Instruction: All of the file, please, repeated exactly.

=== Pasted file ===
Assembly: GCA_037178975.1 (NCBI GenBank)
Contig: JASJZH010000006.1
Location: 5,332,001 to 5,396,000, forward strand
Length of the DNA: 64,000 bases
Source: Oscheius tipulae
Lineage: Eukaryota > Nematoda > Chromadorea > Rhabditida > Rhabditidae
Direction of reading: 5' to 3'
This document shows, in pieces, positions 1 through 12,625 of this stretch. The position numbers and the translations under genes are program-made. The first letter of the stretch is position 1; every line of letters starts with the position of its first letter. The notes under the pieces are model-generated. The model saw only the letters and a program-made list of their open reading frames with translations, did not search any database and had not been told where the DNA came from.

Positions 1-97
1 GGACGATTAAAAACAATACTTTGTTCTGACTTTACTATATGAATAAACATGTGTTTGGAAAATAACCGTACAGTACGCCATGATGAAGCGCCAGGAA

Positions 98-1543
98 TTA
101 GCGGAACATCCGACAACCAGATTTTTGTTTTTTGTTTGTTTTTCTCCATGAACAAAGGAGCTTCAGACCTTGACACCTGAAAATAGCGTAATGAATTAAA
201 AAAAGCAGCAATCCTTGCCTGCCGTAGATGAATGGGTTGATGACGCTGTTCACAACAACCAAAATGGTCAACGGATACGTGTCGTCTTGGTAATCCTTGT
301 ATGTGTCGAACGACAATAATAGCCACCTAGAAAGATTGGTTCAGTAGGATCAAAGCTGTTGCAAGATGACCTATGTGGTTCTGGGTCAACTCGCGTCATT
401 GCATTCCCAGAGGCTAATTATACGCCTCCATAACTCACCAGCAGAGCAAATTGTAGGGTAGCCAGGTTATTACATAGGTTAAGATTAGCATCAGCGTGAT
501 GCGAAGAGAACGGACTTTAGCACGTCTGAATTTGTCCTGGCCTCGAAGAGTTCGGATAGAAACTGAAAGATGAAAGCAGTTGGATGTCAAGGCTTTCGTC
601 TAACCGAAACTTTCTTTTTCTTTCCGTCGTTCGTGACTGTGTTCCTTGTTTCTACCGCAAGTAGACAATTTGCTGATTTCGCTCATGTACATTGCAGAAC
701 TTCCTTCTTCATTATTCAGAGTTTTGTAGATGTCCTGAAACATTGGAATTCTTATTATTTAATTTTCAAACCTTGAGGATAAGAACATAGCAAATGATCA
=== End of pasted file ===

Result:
Assembly: GCA_037178975.1 (NCBI GenBank)
Contig: JASJZH010000006.1
Location: 5,332,001 to 5,396,000, forward strand
Length of the DNA: 64,000 bases
Source: Oscheius tipulae
Lineage: Eukaryota > Nematoda > Chromadorea > Rhabditida > Rhabditidae
Direction of reading: 5' to 3'
This document shows, in pieces, positions 1 through 12,625 of this stretch. The position numbers and the translations under genes are program-made. The first letter of the stretch is position 1; every line of letters starts with the position of its first letter. The notes under the pieces are model-generated. The model saw only the letters and a program-made list of their open reading frames with translations, did not search any database and had not been told where the DNA came from.

Positions 1-97
1 GGACGATTAAAAACAATACTTTGTTCTGACTTTACTATATGAATAAACATGTGTTTGGAAAATAACCGTACAGTACGCCATGATGAAGCGCCAGGAA

Positions 98-1543
98 TTA
101 GCGGAACATCCGACAACCAGATTTTTGTTTTTTGTTTGTTTTTCTCCATGAACAAAGGAGCTTCAGACCTTGACACCTGAAAATAGCGTAATGAATTAAA
201 AAAAGCAGCAATCCTTGCCTGCCGTAGATGAATGGGTTGATGACGCTGTTCACAACAACCAAAATGGTCAACGGATACGTGTCGTCTTGGTAATCCTTGT
301 ATGTGTCGAACGACAATAATAGCCACCTAGAAAGATTGGTTCAGTAGGATCAAAGCTGTTGCAAGATGACCTATGTGGTTCTGGGTCAACTCGCGTCATT
401 GCATTCCCAGAGGCTAATTATACGCCTCCATAACTCACCAGCAGAGCAAATTGTAGGGTAGCCAGGTTATTACATAGGTTAAGATTAGCATCAGCGTGAT
501 GCGAAGAGAACGGACTTTAGCACGTCTGAATTTGTCCTGGCCTCGAAGAGTTCGGATAGAAACTGAAAGATGAAAGCAGTTGGATGTCAAGGCTTTCGTC
601 TAACCGAAACTTTCTTTTTCTTTCCGTCGTTCGTGACTGTGTTCCTTGTTTCTACCGCAAGTAGACAATTTGCTGATTTCGCTCATGTACATTGCAGAAC
701 TTCCTTCTTCATTATTCAGAGTTTTGTAGATGTCCTGAAACATTGGAATTCTTATTATTTAATTTTCAAACCTTGAGGATAAGAACATAGCAAATGATCA